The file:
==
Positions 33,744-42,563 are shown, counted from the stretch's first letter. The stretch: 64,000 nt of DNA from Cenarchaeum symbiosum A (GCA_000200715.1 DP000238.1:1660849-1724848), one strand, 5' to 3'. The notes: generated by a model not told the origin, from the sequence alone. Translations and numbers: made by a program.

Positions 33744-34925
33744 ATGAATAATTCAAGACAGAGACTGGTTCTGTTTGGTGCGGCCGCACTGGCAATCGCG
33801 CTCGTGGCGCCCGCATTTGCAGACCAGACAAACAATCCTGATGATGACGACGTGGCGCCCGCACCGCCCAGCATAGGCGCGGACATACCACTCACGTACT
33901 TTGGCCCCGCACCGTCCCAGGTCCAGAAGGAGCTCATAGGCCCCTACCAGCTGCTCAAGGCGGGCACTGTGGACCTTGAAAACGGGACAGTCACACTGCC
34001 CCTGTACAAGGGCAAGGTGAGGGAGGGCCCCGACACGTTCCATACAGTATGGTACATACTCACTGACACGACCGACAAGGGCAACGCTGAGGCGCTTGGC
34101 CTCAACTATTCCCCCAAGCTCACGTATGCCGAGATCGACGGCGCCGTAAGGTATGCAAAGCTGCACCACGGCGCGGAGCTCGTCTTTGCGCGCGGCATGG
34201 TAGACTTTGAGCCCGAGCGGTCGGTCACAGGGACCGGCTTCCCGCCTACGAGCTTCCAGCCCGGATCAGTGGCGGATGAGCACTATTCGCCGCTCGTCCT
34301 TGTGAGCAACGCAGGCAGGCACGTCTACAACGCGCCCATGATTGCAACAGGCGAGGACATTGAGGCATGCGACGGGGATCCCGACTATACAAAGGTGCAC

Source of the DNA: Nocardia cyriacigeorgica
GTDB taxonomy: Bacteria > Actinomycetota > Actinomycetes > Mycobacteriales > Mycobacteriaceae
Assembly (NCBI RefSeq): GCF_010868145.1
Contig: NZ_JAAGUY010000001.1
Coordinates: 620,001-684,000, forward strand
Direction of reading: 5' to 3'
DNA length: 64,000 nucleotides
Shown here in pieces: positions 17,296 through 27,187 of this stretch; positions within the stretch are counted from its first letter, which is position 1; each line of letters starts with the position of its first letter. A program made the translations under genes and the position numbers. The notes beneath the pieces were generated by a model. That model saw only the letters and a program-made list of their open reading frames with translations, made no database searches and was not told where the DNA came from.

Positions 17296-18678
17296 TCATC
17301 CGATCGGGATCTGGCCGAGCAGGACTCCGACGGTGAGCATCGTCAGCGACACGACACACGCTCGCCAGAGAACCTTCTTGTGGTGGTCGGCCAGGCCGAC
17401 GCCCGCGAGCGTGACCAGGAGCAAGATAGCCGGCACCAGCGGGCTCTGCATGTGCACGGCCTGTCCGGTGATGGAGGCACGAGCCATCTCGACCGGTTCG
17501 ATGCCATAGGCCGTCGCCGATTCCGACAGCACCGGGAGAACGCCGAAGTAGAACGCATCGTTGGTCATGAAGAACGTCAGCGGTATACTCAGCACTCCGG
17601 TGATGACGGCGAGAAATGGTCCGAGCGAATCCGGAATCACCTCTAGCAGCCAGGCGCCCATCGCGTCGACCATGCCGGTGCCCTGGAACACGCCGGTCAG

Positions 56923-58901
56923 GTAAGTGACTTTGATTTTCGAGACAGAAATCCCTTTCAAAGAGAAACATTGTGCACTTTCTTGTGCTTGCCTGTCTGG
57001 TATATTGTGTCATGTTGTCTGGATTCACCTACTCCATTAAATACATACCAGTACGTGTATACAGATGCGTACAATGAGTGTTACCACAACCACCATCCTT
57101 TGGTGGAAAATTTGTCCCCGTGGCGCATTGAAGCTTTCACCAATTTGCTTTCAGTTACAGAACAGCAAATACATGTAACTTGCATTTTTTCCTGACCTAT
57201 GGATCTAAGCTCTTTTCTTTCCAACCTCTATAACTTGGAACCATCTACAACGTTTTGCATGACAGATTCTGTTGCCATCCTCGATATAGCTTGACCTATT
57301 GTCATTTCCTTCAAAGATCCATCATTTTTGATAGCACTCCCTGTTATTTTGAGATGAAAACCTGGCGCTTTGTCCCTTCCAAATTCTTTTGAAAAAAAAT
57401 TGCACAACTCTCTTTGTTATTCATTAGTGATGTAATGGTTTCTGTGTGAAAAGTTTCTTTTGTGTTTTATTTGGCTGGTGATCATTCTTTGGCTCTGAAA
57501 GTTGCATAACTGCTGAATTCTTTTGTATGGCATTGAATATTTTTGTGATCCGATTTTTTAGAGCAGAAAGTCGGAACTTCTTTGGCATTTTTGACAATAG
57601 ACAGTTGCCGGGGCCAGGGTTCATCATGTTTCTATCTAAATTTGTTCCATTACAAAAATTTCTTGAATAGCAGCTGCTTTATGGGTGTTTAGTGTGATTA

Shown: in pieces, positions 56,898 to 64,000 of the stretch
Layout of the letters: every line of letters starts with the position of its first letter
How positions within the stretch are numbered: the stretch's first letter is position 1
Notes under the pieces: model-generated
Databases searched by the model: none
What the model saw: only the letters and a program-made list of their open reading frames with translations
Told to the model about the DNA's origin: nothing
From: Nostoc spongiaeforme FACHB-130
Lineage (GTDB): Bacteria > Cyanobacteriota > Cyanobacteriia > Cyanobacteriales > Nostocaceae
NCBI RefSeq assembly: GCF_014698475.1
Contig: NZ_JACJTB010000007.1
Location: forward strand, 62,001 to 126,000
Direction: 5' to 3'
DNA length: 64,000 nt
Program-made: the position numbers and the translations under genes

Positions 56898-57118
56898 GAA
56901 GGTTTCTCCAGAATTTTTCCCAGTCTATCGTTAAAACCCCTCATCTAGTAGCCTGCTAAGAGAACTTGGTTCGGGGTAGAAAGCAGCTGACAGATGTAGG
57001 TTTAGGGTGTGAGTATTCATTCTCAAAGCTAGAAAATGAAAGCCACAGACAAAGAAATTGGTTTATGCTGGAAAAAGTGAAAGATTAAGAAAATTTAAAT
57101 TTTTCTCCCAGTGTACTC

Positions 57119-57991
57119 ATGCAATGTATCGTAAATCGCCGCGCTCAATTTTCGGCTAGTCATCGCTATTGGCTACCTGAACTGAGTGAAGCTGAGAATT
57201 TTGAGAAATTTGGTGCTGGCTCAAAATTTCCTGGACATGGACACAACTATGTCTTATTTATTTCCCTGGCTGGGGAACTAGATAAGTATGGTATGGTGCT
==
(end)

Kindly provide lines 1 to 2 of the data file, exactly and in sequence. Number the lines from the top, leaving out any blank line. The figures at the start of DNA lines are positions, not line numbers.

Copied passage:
Positions 33,744-42,563 are shown, counted from the stretch's first letter. The stretch: 64,000 nt of DNA from Cenarchaeum symbiosum A (GCA_000200715.1 DP000238.1:1660849-1724848), one strand, 5' to 3'. The notes: generated by a model not told the origin, from the sequence alone. Translations and numbers: made by a program.

Positions 33744-34925